Profil


portrait Sanos

Sandrine Sanos

France
Fellow 11-12

(Cultural & Intellectual) History, Literary Theory & Literature, Cultural Studies



Vita

Sandrine Sanos studied Modern History at Pembroke College, Oxford University (BA), Women’s and Gender History at Royal Holloway and Bedford New College, London University (MA), Historical Sociology at the Ecole des Hautes Etudes en Sciences Sociales (auditor), and Modern European History at Rutgers University (Ph.D.). She taught History at Earlham College and has been Assistant Professor of Modern European History at Texas A & M University - Corpus Christi since 2008. Her book The Aesthetics of Hate: Far-Right Intellectuals, Antisemitism, and Gender in 1930s France is forthcoming with Stanford University Press (Fall 2012). Her research interests include intellectual and cultural history, gender and sexuality, diaspora and genocide, psychoanalysis and film theory. She is currently working on two articles: on the French artist Claude Cahun, and on memory, violence, and gender in Alain Resnais' 1959 film, Hiroshima mon Amour.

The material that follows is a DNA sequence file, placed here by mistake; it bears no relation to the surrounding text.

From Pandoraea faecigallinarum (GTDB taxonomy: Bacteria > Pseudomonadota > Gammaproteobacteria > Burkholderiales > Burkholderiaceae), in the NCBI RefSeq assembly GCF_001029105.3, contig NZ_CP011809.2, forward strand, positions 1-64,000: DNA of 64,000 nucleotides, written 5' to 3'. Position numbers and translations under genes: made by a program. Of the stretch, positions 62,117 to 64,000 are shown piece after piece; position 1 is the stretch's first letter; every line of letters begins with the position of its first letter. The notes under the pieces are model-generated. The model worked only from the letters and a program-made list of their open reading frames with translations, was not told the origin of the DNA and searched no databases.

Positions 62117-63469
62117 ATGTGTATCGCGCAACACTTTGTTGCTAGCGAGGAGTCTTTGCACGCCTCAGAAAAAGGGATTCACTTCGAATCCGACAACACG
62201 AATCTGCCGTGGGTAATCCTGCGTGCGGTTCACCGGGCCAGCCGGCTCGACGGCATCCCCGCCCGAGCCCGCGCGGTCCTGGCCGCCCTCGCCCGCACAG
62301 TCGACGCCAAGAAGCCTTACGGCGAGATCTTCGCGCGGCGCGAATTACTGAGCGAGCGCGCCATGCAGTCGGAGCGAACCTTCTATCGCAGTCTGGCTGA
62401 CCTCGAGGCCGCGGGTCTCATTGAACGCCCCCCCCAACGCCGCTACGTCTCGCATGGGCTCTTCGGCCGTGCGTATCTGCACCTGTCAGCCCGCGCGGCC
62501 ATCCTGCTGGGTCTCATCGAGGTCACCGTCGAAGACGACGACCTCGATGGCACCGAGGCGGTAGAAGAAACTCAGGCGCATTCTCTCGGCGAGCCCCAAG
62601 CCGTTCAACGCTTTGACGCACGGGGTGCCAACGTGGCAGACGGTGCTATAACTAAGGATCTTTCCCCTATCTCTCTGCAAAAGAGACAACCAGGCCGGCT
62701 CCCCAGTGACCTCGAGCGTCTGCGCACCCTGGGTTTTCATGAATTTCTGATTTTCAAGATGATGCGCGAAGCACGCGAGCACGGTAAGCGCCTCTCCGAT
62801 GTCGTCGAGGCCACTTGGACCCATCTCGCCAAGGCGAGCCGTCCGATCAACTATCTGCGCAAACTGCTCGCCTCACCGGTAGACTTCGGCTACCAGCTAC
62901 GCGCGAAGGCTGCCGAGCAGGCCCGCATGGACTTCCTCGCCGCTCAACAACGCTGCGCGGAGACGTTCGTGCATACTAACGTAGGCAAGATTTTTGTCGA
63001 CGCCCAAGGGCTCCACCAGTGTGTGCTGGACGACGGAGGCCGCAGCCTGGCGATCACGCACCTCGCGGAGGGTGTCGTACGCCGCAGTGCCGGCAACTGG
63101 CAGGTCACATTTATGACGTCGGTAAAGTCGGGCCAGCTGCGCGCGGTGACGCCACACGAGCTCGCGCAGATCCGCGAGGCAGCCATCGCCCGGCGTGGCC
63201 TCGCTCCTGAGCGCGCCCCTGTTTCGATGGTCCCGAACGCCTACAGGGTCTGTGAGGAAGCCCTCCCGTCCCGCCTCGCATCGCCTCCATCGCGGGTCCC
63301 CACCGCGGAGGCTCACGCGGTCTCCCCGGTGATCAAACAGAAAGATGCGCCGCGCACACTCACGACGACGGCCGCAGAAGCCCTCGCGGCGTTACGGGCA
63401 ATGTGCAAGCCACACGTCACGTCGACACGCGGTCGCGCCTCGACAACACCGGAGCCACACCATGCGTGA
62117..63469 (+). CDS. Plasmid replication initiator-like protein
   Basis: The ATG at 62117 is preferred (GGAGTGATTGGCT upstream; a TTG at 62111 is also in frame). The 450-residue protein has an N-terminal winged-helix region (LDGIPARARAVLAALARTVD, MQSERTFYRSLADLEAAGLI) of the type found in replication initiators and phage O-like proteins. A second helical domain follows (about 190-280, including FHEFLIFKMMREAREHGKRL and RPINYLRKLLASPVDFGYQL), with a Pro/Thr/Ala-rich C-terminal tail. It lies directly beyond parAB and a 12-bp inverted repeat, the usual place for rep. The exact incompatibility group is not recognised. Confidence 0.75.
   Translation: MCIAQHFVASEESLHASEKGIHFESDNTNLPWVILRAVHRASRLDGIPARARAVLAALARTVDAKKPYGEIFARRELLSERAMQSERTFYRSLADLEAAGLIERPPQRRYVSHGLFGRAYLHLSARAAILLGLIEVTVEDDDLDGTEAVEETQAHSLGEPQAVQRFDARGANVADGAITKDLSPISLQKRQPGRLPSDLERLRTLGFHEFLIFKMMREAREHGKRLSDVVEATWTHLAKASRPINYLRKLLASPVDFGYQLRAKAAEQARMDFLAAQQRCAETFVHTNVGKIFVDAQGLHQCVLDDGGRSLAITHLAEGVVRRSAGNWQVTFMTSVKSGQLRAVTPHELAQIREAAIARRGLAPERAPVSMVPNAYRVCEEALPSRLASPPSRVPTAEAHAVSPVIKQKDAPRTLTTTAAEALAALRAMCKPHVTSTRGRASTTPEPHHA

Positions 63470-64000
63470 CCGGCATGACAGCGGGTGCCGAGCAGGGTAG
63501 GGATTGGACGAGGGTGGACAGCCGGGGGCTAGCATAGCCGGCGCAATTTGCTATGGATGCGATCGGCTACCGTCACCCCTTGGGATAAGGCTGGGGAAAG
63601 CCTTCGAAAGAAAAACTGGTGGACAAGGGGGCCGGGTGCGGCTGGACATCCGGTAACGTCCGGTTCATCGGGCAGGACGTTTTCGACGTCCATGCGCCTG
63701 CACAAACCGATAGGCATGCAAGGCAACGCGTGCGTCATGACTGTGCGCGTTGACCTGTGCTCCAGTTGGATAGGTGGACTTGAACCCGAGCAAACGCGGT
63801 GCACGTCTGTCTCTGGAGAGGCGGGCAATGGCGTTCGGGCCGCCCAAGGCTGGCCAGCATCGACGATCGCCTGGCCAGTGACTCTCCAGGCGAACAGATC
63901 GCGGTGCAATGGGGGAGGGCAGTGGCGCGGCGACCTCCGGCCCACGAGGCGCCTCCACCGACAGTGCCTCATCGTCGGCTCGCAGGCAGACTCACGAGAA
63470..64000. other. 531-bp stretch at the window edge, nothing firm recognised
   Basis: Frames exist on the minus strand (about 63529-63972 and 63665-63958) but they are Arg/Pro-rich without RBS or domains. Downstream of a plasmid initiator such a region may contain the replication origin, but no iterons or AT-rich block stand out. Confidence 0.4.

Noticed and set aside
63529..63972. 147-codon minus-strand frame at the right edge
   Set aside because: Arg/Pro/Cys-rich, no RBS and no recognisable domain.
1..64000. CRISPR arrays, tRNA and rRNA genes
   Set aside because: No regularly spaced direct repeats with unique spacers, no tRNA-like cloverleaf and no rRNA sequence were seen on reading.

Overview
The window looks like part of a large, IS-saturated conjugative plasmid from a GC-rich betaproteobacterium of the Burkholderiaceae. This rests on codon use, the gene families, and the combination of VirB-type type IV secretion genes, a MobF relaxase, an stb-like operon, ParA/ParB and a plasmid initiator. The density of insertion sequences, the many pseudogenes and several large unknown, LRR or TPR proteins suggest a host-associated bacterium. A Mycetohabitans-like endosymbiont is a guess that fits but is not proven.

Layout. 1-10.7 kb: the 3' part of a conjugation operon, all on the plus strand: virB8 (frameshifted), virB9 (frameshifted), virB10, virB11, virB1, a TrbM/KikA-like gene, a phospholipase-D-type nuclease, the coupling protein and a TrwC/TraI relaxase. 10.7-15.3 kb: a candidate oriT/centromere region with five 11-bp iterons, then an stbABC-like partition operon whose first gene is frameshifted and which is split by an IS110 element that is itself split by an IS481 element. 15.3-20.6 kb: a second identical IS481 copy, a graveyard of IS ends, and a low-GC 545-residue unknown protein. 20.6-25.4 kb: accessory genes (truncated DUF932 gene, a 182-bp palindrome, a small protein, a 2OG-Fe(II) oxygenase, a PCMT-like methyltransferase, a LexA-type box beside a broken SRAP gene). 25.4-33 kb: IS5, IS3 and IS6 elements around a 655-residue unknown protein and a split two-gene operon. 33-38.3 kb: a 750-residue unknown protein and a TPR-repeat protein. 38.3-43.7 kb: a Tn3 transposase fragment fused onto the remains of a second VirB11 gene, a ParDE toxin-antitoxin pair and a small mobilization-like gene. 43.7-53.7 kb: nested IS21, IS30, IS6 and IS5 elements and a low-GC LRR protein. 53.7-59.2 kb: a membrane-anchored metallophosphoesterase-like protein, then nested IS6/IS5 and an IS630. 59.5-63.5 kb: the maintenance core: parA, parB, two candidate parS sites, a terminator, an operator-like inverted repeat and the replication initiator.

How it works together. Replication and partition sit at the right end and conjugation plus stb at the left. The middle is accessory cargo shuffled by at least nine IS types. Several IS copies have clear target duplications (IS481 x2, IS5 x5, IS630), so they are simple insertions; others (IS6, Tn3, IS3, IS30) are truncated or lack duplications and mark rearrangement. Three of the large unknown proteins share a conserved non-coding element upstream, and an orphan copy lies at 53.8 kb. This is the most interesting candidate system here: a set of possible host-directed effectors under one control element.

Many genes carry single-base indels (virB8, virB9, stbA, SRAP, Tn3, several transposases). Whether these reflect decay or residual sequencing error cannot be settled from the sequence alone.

ICI Project (2011-13)

Ambivalent Homes, Multiple Attachments: Displacement, Citizenship, and Gender in France, 1930-1965

Displacement—that is an imposed “homelessness”—reveals the contradictions of modern politics of citizenship, especially in twentieth-century Europe where violence, war, and genocide have framed much of the history of imperial nation-states. For those who have been displaced, belonging (in a political and cultural sense) is an ambivalent process. This project asks how those who do not “quite belong” have reimagined “home” as the site of multiple and often contradictory and ambivalent attachments. Focusing on two moments—the interwar years, and the years following World War Two— this project explores how a number of female writers, authors, and memoirists who directly or indirectly experienced displacement reflected upon their ambivalent position in relation to “home”—France. How did they articulate in writing their location as “outsiders from within,” as illegitimate subjects who did not quite belong? I believe engaging ambivalence and melancholia as serious political objects allows the disruption of the illusion of singularity, stability, and linearity that inevitably infuse our imagination of citizenship and the nation as “home.” 

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